There was a small pool of water (maybe 8 inches in diameter) that Jose said was like a miniature cenote. He again observed the leaves in our hands and then splashed some of the water onto us. He took Craig's left hand (palm up) with the leaf between the middle and ring fingers. He then took my left hand (palm down) with the leaf in the same position, and placed it above Craig's hand. Jose passed his hands over ours. He said that he could feel the energy flowing between us and that we are very compatible. He said that when one feels something, the other does too. He said that while he watched us with our hands in this position, he noticed that it looked like I had been pushed from behind, like something was trying to push me closer to Craig even though our instructions were not to touch one another.
Jose then led us to a cavern where two skylights opened to the outside. Swallows were flying around, and the chirping of the birds was the only sound. It was surreal. We had to take off our backpacks, hats, and water bottle holders. Jose was about to cleanse us of negative energy, and if we had a backpack on, the negative energy might hide in there. Instead we wanted to leave it in the cave. He had Craig stand in a certain spot and then he put a large quartz crystal (about the size of a fist) on the ground between his feet. Jose waved his hands around Craig's body and said some quiet incantations. He then picked up the crystal and waved it around Craig's body. He told Craig to walk toward the skylights, shake the negativity out of his body, and remain there in quiet contemplation. Jose then performed the crystal purification ritual on me. It was so calming. I kept having the urge to shut my eyes, but Jose told me not to. He then told me to walk away (keeping far enough from Craig), shake out my negativity, then go over towards Craig but not speak to him. I did so, and the two of us were looking through the skylights and listening to the birds totally at peace. Then Jose came over to us and gave us each a big hug. We walked to the cave's exit, and stopped. It was time to thank the aluxes (cave spirits). We needed to wait for a breeze, which was their sign that we could go. We waited a few minutes, and then felt a very definite strong breeze. We ascended the steps out of the cave and thanked Jose. It was an amazing experience. It was very overwhelming, and I don't feel that I really was able to process all of the input. Julia had told us that she had been through the ritual once herself, and was looking forward to observing ours. It is difficult to get the full implication of what is happening when you are so involved in the process yourself.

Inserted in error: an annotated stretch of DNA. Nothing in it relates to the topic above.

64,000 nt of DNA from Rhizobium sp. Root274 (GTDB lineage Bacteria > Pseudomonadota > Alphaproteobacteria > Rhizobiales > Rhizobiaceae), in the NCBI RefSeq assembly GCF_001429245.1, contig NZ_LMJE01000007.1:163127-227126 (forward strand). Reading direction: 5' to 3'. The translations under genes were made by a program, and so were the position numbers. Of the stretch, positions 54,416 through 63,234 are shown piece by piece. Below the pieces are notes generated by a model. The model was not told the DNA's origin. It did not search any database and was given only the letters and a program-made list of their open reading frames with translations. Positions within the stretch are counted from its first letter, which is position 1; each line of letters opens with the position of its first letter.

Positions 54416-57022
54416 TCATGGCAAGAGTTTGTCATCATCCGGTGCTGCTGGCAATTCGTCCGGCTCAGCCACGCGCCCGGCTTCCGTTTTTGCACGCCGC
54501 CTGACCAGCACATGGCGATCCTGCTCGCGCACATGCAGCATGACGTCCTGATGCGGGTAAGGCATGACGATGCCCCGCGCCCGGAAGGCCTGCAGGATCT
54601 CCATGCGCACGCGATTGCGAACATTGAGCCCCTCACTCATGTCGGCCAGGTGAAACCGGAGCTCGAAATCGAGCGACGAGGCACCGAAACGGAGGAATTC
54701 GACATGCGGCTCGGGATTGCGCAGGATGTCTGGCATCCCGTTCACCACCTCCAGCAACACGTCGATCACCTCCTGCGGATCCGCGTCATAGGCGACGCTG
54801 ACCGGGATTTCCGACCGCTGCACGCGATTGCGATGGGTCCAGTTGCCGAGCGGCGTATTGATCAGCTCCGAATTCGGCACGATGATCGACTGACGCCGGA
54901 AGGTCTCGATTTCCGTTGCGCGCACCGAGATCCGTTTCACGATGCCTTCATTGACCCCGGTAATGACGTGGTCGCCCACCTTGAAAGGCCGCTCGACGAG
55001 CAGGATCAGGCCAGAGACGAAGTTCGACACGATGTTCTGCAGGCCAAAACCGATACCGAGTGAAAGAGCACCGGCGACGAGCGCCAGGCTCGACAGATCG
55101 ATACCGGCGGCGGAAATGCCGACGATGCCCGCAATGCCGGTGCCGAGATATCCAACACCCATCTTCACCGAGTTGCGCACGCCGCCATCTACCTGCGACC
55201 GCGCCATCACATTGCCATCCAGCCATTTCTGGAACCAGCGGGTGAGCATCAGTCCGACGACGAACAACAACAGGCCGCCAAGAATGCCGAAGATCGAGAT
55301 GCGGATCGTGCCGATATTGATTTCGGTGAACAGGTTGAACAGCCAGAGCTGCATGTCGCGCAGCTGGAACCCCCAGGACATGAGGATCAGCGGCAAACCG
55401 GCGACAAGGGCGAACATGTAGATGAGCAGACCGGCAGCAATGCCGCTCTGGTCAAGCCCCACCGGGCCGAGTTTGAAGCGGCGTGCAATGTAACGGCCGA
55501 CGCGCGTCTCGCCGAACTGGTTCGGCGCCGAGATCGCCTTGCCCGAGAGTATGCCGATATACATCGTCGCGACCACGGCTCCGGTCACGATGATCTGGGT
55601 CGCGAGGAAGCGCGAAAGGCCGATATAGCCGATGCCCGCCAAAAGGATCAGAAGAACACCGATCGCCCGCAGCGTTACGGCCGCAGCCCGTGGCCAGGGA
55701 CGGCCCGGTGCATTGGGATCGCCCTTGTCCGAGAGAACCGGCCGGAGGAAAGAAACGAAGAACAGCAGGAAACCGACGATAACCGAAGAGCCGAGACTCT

When we got back to the car, Julia told us that she and Trudy would be attending a local AAA baseball game that night, and that we were welcome to go with them if we'd like to. This sounded awfully tempting, but we decided we'd wait and see how we felt after our busy day. Next we drove to Labná, our first stop on the Ruta Puuc. "Puuc" means "hilly" (a reference to this area of the Yucatan), and the word Puuc has come to be used to describe a particular style of Mayan architecture found here. Puuc architecture consists of a lower facade which is made of plain rectangular blocks of stone with various simple doorways. The upper part of the facade is much more elaborately decorated. There are often representations of the face of Chaac, the rain god. Labná was a city which housed between 1500 and 2500 people between the years of 750 and 1000 A.D. It comprises 1.25 square miles. There are 70 chultunes (underground cisterns) at Labná. Julia and Manuel stayed by the entrance, and Julia told us that we would probably want to spend about half an hour exploring the site. When we first entered we saw a thatched-roof hut which is used by the caretaker. It was very peaceful here, and then all of a sudden the tranquility was shattered as the caretaker fired up his lawnmower and went to work trimming the grass and weeds at El Palacio. But it is a necessary evil. We know that the jungle can encroach so quickly on ruins that they need to always keep on top of it to keep it looking nice. The most striking feature of Labná is its "Puuc mosaic" arch. Puuc arches do not have keystones. They are sort of triangular in shape. The official term is "corbelled". The Labná arch has different architectural details on its east and west sides. The west side is more elaborately and ornately carved, with niches on either side of the main arch. The earth here is very red, and the arch itself is made up of stones that are a mixture of red and gray. Near the arch we saw El Mirador, a large (65 foot) pyramid with a small tree growing out of its roof comb. We explored the ruins for 35 minutes, and then met Julia back at the entrance. We could have certainly spent longer, but we had a lot of stops to make and we didn't want to be behind.